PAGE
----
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Introduction to Water management and tips for your garden and home - TNK Green

Introduction to Water management and tips for your garden and home

Water is one of our most valuable resources on the planet. No plant or animal species can survive without water. With rising ocean temperatures, the water cycle on our planet is changing, and the distribution of water is sure to have a significant impact on society in the future. Even though our planet is 71% covered in water, the amount of freshwater suitable for human consumption and production is less than 3%. Rivers, lakes and marshlands have been the lifeblood of humanity, with ancient cities often built on the banks of a reliable source of water to support their development, their industry, and irrigate their farmland.

Often the difference between survival and extinction was our ability to control water. With human ingenuity, we could make even the aridest of places livable. From the Sumerians to the Incas, each culture had an ingenious system adapted to local conditions to supply and control water flow. Rightfully so, the mismanagement of water can affect entire ecosystems and have unforeseen circumstances.

In our cities, the problem is even more visible. For decades city developers, architects and engineers have implemented off-site water management strategies in our cities where water is collected, channelled and quickly discharged downstream utilising stormwater pipes and drains. With so many hard surfaces in our cities, the large volumes of water sometimes require cavernous infrastructure to handle the masses of water that can precipitate in a single downpour. This is a giant expense for cities to maintain, but the downstream erosion can also have devastating effects.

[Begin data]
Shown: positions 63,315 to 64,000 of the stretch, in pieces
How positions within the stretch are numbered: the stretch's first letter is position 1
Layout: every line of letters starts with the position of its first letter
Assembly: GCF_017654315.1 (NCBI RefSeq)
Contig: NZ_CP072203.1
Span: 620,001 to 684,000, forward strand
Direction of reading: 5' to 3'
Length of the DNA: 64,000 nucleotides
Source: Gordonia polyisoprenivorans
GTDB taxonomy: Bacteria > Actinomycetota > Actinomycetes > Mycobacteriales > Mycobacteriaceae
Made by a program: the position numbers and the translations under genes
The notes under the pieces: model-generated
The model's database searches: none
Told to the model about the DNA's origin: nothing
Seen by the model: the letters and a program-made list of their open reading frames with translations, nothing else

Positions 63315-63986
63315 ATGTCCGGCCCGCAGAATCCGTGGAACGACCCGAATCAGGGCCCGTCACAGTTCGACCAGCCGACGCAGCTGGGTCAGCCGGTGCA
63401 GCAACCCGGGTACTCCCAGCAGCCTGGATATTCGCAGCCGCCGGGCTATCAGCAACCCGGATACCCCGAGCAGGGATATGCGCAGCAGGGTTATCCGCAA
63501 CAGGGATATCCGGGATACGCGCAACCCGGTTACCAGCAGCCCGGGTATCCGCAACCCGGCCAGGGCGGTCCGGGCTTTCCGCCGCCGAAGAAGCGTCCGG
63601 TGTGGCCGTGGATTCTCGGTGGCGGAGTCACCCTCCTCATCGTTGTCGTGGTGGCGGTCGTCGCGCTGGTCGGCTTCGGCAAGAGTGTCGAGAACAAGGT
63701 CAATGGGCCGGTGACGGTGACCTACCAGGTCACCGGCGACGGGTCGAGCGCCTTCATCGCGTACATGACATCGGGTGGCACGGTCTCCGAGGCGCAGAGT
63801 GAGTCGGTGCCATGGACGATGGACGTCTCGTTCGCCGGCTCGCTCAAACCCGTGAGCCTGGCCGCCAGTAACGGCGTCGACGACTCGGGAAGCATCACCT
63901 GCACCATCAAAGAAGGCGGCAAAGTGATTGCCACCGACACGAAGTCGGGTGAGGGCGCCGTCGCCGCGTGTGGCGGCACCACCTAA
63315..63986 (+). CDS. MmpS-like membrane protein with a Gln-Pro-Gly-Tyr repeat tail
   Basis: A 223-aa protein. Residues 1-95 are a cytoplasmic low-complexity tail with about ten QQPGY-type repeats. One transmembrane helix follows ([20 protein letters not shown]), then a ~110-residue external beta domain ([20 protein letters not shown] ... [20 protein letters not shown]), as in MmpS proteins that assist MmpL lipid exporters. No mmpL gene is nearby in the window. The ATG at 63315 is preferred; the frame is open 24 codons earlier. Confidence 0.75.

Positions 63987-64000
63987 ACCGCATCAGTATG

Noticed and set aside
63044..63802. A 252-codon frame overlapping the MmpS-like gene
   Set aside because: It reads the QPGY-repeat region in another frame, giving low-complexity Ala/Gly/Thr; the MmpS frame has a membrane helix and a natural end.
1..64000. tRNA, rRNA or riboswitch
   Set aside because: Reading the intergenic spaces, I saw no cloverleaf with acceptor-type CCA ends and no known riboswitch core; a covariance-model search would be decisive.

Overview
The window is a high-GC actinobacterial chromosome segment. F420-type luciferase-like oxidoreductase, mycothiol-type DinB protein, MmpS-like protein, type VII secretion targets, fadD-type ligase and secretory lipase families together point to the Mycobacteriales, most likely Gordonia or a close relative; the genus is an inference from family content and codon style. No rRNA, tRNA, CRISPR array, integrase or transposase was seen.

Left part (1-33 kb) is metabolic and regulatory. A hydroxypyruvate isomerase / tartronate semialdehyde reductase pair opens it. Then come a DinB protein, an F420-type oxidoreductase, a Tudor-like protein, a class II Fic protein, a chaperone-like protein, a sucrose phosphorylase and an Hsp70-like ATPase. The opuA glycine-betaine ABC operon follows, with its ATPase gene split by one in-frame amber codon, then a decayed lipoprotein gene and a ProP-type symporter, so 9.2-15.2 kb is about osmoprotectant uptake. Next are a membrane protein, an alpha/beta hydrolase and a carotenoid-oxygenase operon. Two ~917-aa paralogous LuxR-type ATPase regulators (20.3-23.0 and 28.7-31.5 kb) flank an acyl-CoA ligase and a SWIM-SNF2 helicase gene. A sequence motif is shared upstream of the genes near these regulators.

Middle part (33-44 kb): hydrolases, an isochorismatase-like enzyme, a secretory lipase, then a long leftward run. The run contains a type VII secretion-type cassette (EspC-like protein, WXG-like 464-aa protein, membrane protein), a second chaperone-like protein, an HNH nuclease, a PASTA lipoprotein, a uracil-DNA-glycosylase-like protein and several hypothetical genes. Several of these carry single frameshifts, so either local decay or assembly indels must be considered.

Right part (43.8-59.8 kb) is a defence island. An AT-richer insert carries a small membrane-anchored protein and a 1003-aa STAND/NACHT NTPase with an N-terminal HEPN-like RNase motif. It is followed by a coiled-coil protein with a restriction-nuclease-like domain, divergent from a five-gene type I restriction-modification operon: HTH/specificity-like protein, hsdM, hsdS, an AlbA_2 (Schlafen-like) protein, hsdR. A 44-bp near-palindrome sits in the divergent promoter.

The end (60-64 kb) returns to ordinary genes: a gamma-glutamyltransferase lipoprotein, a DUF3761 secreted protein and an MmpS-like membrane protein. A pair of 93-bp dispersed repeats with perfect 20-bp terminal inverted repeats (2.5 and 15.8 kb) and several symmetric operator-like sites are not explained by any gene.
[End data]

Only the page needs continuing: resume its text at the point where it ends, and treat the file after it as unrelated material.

Similarly, in agriculture, we often disregard natural sublimation in favour of getting rid of water as fast as possible, leading to erosion. This is often exacerbated by a lack of natural vegetation and ground cover on freshly ploughed land with no roots to protect the soil and retain water. Consequently, the lack of absorbed water can lead to depleting the natural aquifers over time.

Another significant problem is the pollution of natural waterways and streams by unmanaged runoff and artificial fertilisers. There are very few untainted natural waterways left on the planet, and environmentalists worldwide are raising the red flag on the issue and the need to take urgent action. Problems range from industrial waste, fertiliser runoff from fields, untreated sewage, oil spills, and plastic pollution. These problems can irreparably destroy ecosystems and degrade water quality because it is no longer deemed safe for human consumption and consequently not healthy for plants, animals and insects.

There is a growing movement toward re-wilding our waterways and pieces of the natural environments by re-introducing keystone species like Beavers in Oregon and the UK, Bison in Spain and even Jaguars in the Pampas in Argentina that all had extraordinary results. These keystone species had a knock-on effect on ecological health that highlighted the intricate connection between mammals and how they shape their environments.

Rachel Carson wrote in her 1962 published book ‘Silent Spring’ that ‘Water must be thought of in terms of the chains of life it supports.’ Everything in that chain is dependent on that system. With all these new studies and projects, we realise the intricate connections created by the web of plants and animals in an ecosystem and how easily these systems can collapse once we remove a single part of it.

So how do we address such a big problem? We require a massive change in managing water by removing some of the hard surfaces in our cities like pavement and planting more trees. We can also create water gardens and berms of vegetation where water is allowed to pool and permeate naturally into the soil. It is becoming more popular for cities to implement these strategies making use of green roofs and allowing for more absorption of water in our urban and suburban environments. This is commonly referred to as the ‘Sponge City’ concept and has been implemented in several cities around the globe. Cities like Singapore and Berlin are implemented comprehensive in-situ stormwater management strategies and other cities are following suit.